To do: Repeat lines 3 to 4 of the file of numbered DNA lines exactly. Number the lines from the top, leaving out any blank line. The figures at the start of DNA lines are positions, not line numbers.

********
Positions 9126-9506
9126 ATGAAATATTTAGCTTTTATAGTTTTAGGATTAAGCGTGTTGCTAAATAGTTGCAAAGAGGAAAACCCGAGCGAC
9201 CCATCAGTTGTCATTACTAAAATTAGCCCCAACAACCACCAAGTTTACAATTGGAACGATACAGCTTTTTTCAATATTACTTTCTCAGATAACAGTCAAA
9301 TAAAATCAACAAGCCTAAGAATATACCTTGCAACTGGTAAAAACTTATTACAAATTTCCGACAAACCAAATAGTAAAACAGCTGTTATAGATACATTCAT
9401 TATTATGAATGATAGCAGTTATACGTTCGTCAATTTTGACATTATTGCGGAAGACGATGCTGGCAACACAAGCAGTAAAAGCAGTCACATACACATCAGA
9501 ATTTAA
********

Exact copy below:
9201 CCATCAGTTGTCATTACTAAAATTAGCCCCAACAACCACCAAGTTTACAATTGGAACGATACAGCTTTTTTCAATATTACTTTCTCAGATAACAGTCAAA
9301 TAAAATCAACAAGCCTAAGAATATACCTTGCAACTGGTAAAAACTTATTACAAATTTCCGACAAACCAAATAGTAAAACAGCTGTTATAGATACATTCAT